Q: So they should be moving their focus?

A: Well, I think they should, yeah, because there are a lot of things that are wrong in America and especially in the inner cities that they could solve. Those are dangerous grounds, and they don’t have to be. There are good people there, but they’ve been oppressed by lack of work. Those people can all be working at something. These multibillionaires, and there seem to be more of them every day, can create industries right here in the inner cities of America. But no one can tell them what to do. God’s got to lead them.



Q: And productive work is a kind of salvation in your view? To feel worth and pride in what you do?

A: Absolutely. 

Q: Let me talk to you for a minute about your gift. There are artists like George Balanchine, the choreographer, who felt that he was a servant to his muse. Somebody else like Picasso felt that he was the boss in the creative process. How have you dealt with your own gift over the years? I mean your songwriting, your inspiration, your creativity.

A: [Laughter]

Q: That makes you laugh?  

A: Well, I might trade places with Picasso if I could, creatively speaking. I’d like to think I was the boss of my creative process, too, and I could just do anything I wanted whenever I wanted and it would all be on a grand scale. But of course, that’s not true. Like Sinatra, there was only one Picasso. As far as George the choreographer, I’m more inclined to feel the same way that he does about what I do. It’s not easy to pin down the creative process.

Q: Is it elusive?

A: It totally is. It totally is. It’s uncontrollable. It makes no sense in literal terms. I wish I could enlighten you, but I can’t — just sound stupid trying. But I’ll try. It starts like this. What kind of song do I need to play in my show? What don’t I have? It always starts with what I don’t have instead of doing more of the same. I need all kinds of songs — fast ones, slow ones, minor key, ballads, rumbas — and they all get juggled around during a live show. I’ve been trying for years to come up with songs that have the feeling of a Shakespearean drama, so I’m always starting with that. Once I can focus in on something, I just play it in my mind until an idea comes from out of nowhere, and it’s usually the key to the whole song. It’s the idea that matters. The idea is floating around long before me. It’s like electricity was around long before Edison harnessed it. Communism was around before Lenin took over. Pete Townshend thought about Tommy for years before he actually wrote any songs for it. So creativity has a lot to do with the main idea. Inspiration is what comes when you are dealing with the idea. But inspiration won’t invite what’s not there to begin with.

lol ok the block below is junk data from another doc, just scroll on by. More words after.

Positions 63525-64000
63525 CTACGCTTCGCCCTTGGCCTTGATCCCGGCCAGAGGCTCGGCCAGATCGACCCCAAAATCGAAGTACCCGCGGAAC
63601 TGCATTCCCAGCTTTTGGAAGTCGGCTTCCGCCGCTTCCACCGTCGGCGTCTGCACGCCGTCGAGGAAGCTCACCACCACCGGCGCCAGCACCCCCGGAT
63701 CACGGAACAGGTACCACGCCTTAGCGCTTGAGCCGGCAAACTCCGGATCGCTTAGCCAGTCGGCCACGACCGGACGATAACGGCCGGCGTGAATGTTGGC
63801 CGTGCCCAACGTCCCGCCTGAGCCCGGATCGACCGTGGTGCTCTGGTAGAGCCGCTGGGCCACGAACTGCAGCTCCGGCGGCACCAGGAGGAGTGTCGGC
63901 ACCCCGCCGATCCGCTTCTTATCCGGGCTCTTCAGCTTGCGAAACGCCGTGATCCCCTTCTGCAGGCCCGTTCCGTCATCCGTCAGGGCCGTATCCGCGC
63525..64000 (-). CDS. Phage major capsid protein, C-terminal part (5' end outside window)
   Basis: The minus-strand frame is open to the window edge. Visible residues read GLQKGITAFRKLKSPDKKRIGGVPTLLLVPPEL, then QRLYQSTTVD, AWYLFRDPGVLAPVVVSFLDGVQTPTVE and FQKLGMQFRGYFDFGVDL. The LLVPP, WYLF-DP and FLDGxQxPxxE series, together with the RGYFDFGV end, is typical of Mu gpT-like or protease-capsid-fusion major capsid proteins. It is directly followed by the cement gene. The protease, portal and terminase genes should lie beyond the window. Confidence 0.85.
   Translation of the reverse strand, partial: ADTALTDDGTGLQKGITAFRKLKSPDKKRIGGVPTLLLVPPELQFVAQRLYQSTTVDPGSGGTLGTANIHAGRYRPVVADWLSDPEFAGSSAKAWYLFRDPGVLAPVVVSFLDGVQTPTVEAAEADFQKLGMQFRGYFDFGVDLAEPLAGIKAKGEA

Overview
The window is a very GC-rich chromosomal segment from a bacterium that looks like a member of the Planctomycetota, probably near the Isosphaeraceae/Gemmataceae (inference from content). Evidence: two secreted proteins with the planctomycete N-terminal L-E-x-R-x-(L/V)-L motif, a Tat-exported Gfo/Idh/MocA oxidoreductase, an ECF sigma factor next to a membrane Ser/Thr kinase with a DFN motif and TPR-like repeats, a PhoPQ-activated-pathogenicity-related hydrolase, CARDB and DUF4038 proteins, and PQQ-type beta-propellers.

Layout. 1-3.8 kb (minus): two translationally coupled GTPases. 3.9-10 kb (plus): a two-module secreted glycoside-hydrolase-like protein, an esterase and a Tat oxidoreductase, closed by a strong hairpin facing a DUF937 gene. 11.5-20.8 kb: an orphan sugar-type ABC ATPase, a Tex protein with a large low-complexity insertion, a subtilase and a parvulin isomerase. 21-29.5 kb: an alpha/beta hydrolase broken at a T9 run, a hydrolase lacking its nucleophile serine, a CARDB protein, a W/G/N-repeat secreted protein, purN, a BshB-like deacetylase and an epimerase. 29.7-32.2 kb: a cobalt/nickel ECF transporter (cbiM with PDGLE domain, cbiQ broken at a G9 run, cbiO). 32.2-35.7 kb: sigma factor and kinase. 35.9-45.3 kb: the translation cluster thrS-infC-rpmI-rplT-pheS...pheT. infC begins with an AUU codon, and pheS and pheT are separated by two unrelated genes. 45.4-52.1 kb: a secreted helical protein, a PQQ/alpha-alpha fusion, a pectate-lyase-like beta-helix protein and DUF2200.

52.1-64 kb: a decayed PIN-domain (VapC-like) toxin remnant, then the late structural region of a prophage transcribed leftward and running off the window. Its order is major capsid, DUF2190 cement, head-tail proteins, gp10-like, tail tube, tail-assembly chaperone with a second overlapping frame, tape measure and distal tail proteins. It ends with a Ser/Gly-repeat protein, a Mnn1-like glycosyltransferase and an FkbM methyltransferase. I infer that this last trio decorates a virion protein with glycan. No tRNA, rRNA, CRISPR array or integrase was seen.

Q: You’ve been generous to take up all of these questions.

A: I found the questions really interesting. The last time I did an interview, the guy wanted to know about everything except the music. Man, I’m just a musician, you know? People have been doing that to me since the ’60s — they ask questions like they would ask a medical doctor or a psychiatrist or a professor or a politician. Why? Why are you asking me these things?

Q: What do you ask a musician about? 

A: Music! Exactly.

Robert Love is editor in chief of AARP The Magazine.